Scotland should continue to resist attempts to build new nuclear power plants and instead concentrate on clean renewables and energy efficiency, said WWF Scotland today (Thursday 23 June).
The environmental charity made the call following today’s confirmation by the UK Government of a list of eight sites – all in England and Wales – where they say the next generation of reactors can be built. 
WWF Scotland’s Director, Dr Richard Dixon, said:
“Following the recent rejection of nuclear by Germany, Switzerland and Italy, it is deeply depressing to see the UK Government pressing ahead with plans for new nuclear power plants. The UK needs new nuclear power like it needs a hole in the head. Nuclear power is an expensive and dangerous distraction that will undermine moves to boost the use of renewables and energy saving.
“Here in Scotland, we hope that the Scottish Government will continue to resist any return to nuclear. This Friday marks the second anniversary of the Scottish Climate Change Act. Research has shown that it is possible to tackle climate change and meet our electricty requirements without the need to rely on dirty or dangerous forms of power such as nuclear and coal.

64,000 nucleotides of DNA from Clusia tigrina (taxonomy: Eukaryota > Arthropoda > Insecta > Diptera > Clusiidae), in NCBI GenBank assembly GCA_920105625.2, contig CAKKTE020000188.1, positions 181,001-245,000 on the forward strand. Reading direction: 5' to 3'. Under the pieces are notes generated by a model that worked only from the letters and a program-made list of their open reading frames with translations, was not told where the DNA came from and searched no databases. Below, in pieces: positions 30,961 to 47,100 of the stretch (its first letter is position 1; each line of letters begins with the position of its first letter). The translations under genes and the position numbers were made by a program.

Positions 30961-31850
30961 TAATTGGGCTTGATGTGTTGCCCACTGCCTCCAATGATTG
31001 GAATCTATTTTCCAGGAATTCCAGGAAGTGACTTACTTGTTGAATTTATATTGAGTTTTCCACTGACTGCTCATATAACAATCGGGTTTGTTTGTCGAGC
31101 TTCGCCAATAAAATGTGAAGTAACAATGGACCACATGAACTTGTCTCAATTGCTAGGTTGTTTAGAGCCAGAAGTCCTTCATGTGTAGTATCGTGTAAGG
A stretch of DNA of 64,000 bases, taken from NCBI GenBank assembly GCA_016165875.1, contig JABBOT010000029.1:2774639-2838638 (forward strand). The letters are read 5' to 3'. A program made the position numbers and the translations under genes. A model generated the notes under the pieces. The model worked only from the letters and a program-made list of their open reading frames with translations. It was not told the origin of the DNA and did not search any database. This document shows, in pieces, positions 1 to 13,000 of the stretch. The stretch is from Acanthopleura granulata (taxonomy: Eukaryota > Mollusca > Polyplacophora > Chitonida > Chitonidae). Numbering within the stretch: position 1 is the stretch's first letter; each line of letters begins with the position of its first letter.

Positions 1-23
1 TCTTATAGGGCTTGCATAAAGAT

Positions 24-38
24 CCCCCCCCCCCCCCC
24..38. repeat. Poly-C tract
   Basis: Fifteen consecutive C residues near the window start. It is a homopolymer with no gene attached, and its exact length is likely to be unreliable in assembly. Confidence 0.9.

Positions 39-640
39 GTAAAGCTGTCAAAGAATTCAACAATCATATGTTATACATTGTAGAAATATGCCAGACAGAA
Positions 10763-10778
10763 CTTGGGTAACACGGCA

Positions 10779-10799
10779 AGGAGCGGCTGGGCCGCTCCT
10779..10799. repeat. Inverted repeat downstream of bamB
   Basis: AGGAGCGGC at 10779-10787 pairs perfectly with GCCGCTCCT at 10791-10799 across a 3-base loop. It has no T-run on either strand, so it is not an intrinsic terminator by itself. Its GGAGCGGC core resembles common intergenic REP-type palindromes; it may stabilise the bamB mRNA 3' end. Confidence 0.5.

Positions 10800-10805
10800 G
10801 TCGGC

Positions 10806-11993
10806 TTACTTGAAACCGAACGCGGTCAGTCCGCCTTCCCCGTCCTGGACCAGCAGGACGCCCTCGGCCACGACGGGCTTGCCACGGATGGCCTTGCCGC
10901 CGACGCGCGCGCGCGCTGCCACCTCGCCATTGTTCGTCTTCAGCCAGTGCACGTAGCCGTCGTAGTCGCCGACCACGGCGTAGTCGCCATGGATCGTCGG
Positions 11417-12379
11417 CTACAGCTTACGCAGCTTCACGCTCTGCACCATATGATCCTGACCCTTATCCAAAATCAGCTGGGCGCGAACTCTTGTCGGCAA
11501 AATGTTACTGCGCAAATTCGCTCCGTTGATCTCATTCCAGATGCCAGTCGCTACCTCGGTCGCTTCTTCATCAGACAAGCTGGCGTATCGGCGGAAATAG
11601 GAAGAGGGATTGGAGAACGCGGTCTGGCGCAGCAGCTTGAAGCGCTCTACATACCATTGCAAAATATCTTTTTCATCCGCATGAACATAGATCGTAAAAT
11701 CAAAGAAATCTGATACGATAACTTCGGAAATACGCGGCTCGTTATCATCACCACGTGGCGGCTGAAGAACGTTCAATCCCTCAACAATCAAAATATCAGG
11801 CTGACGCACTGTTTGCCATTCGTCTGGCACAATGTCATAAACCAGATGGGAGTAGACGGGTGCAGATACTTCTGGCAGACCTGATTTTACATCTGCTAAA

“We urge the Scottish Government to deliver on its 100 per cent renewable electricty pledge and to work closely with those nations who have rejected nuclear power in order to ensure energy saving and renewable energy technologies are rapidly rolled out globally.” 
NOTES TO EDITORS:
 Energy plans to go before Parliament, DECC Press Release
 A recent report from FoE Scotland, RSPB and WWF Scotland, Power of Scotland Secured, showed that 100% renewable electricity by 2020 was possible.
Earlier this year a report by WWF and Ecofys showed that all of the world’s energy needs could be provided cleanly, renewably and economically.
It demonstrated that by 2050, power, transport, industrial and domestic energy needs could be met overwhelmingly from renewable sources vastly reducing anxieties over energy security, pollution and not least, catastrophic climate change.
The Energy Report: 100% renewable energy by 2050